- Open Access
Does socioeconomic status affect the association of social relationships and health? A moderator analysis
International Journal for Equity in Health volume 10, Article number: 43 (2011)
Social relations have repeatedly been found to be an important determinant of health. However, it is unclear whether the association between social relations and health is consistent throughout different status groups. It is likely that health effects of social relations vary in different status groups, as stated in the hypothesis of differential vulnerability. In this analysis we explore whether socioeconomic status (SES) moderates the association between social relations and health.
In the baseline examination of the Heinz Nixdorf Recall study, conducted in a dense populated Western German region (N = 4,814, response rate 56%), SES was measured by income and education. Social relations were classified by using both structural as well as functional measures. The Social Integration Index was used as a structural measure, whilst functional aspects were assessed by emotional and instrumental support. Health was indicated by self-rated health (1 item) and a short version of the CES-D scale measuring the frequency of depressive symptoms. Based on logistic regression models we calculated the relative excess risk due to interaction (RERI) which indicates existing moderator effects.
Our findings show highest odds ratios (ORs) for both poor self-rated health and more frequent depressive symptoms when respondents have a low SES as well as inappropriate social relations. For example, respondents with low income and a low level of social integration have an OR for a high depression score of 2.85 (95% CI 2.32-4.49), compared to an OR of 1.44 (95% CI 1.12-1.86) amongst those with a low income but a high level of social integration and an OR of 1.72 (95% CI 1.45-2.03) amongst respondents with high income but a low level of social integration. As reference group those reporting high income and a high level of social integration were used.
The analyses indicate that the association of social relations and subjective health differs across SES groups as we find moderating effects of SES. However, results are inconsistent as nearly all RERI scores are positive but do not reach a significant level. Also moderating effects vary between women and men and depending on the indicators of SES and social relations used. Thus, the hypothesis of differential vulnerability can only partially be supported. In terms of practical implications, psychosocial and health interventions aiming towards the enhancement of social relations should especially consider the situation of the socially deprived.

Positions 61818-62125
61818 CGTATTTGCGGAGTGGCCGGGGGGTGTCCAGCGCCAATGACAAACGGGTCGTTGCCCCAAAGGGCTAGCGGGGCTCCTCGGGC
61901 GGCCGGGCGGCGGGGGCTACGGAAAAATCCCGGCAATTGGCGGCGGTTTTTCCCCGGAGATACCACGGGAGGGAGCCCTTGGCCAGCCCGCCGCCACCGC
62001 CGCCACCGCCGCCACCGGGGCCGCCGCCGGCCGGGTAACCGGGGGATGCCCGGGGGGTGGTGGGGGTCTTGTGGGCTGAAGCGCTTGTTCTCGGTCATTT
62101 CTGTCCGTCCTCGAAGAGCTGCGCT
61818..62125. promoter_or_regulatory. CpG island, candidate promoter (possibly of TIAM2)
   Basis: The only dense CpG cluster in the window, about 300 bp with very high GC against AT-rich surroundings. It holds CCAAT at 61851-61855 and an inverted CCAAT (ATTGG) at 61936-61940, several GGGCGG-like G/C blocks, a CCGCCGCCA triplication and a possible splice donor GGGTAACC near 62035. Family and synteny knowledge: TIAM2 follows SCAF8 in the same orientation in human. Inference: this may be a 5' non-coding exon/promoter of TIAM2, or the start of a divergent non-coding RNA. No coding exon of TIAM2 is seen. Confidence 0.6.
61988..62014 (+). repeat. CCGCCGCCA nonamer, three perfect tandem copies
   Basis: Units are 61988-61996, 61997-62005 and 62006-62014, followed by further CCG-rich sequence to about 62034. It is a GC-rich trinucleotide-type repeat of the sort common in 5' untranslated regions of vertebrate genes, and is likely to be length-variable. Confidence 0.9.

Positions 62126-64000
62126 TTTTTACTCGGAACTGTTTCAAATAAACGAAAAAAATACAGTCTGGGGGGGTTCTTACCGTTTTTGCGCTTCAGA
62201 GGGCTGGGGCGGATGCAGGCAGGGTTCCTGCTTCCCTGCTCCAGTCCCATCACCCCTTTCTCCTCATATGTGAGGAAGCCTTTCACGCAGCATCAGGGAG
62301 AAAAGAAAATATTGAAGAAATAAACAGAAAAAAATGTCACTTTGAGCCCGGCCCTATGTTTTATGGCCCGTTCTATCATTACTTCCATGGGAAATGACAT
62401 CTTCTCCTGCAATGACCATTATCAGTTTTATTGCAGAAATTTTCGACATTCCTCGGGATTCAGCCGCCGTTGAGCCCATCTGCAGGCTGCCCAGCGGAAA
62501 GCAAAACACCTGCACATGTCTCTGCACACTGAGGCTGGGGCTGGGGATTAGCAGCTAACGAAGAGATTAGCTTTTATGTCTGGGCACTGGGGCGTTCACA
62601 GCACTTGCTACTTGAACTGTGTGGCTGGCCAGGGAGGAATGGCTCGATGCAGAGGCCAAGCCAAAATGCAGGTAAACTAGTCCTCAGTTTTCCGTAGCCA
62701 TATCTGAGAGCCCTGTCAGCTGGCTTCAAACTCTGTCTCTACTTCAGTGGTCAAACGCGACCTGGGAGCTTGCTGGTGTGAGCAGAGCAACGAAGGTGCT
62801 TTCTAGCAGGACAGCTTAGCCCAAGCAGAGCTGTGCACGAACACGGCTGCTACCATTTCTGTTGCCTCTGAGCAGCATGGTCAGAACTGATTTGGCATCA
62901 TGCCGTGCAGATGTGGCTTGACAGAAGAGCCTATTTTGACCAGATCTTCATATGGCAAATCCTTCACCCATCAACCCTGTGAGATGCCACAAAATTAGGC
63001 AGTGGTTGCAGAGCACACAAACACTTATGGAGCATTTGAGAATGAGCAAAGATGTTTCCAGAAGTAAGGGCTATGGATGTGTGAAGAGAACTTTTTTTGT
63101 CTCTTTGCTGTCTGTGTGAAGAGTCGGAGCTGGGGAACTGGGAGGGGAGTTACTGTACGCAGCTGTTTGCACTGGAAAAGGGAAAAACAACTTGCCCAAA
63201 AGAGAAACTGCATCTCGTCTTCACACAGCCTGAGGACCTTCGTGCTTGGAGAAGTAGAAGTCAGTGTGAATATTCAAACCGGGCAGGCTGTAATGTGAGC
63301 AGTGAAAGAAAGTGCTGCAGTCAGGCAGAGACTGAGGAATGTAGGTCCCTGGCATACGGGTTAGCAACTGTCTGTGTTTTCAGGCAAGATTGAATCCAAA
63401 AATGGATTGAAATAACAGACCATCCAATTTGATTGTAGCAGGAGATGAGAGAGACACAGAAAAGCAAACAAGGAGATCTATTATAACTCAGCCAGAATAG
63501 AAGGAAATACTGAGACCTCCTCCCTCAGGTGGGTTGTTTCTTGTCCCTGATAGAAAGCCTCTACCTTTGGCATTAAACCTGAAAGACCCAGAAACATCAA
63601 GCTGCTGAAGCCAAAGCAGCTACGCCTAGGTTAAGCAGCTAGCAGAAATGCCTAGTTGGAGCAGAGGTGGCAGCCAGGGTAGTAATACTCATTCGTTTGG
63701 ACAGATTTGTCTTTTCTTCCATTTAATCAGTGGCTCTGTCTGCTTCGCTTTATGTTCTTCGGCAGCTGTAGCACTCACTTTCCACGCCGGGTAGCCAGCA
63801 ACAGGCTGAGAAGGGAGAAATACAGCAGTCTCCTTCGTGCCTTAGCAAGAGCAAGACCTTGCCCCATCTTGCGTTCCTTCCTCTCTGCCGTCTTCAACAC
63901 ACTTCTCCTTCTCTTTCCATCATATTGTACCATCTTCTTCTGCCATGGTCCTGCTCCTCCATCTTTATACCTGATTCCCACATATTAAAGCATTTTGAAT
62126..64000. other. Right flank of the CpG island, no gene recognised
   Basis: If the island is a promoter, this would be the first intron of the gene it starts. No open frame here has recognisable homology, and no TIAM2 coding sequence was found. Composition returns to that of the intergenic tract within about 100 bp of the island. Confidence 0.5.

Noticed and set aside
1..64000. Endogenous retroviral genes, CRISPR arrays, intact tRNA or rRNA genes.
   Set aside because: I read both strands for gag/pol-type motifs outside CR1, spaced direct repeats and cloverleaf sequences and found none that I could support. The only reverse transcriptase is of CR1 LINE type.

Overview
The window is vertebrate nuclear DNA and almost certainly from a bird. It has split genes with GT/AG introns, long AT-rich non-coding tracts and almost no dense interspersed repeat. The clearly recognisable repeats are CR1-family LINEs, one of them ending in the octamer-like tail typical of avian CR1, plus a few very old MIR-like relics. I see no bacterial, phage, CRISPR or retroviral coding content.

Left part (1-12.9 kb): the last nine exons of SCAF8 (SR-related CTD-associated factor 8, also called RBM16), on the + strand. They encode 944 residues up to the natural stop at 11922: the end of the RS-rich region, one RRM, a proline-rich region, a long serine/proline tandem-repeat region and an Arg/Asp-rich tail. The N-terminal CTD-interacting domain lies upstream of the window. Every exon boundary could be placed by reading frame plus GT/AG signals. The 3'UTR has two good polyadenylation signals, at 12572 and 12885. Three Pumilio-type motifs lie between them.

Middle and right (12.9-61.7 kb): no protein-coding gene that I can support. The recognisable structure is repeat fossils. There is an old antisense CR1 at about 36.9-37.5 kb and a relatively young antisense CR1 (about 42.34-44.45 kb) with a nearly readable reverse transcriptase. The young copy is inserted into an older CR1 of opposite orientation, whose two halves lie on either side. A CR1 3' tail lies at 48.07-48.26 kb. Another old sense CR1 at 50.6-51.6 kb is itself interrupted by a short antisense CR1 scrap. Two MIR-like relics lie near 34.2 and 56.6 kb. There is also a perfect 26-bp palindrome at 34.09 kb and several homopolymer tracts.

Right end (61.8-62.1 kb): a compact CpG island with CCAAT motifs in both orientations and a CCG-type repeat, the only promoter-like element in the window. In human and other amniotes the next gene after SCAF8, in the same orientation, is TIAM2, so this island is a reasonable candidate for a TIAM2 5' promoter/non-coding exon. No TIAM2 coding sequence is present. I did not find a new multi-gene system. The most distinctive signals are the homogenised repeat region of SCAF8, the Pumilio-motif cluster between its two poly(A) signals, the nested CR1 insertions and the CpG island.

So far, there has been extensive research revealing socioeconomic health inequalities across different societies [1–3]. Explanatory approaches of why such health inequalities do persist have, amongst others, focussed on social relations. Two reasons have been put forward to underline the argument: Firstly, social relations have been associated with socioeconomic status (SES) [4–6] and secondly, social relations have generally been recognised as an important social determinant of health [7–10].
Social relationships can affect health in different ways: Social ties might influence health-related behaviours, while social support might be valuable to cope with stressors . Therefore, research on social relationships generally distinguishes between quantitative and qualitative aspects [9, 12, 13]. Quantitative characteristics of social relationships are, for instance, the frequency, intensity or permanence of social contacts. Measures of quantity are widely used in social-epidemiologic research and they usually form an index which provides information on the extent of social integration . Moreover, concepts were developed and further promoted for assessing qualitative characteristics of social relationships. Social support is typically divided into subtypes, which include emotional and instrumental support . Emotional support is related to understanding, esteem and help in decision-making, while instrumental support can be manifested in many forms, including practical help and financial support.
Numerous studies have shown an association of social relationships with morbidity as well as with self-rated health [9, 12, 15–18]. A recent meta-analytic review across 148 studies concludes that the influence of social relationships on mortality risks is comparable with well-established biomedical and behavioural risk factors . Despite some inconsistencies it can be summarised that the effect of social relations on health can be found for the quantitative as well as the qualitative dimension of social relationships.
Most of the studies analysing health effects of social relationships do not or only insufficiently consider socioeconomic factors. According to Krause , there are at least two ways in which socioeconomic variations in social relationships may be manifested: On the one hand it is possible that differences occur between socioeconomic status groups, regarding the extent of social relations; on the other hand it is likely that health-relevant effects of social relationships differ between status groups. In general, in the first mentioned case it is presumed that lower status groups have lesser or poorer social relationships (differential exposure hypothesis), for example less social contacts or less emotional support than higher SES groups. The latter case assumes higher vulnerability regarding adverse health effects of insufficient quantity and quality of social relationships in lower status groups (differential vulnerability hypothesis), i.e. social relations and health show stronger correlations in lower SES groups (see Figure 1). Results are inconsistent in terms of the differential vulnerability hypothesis [15, 20].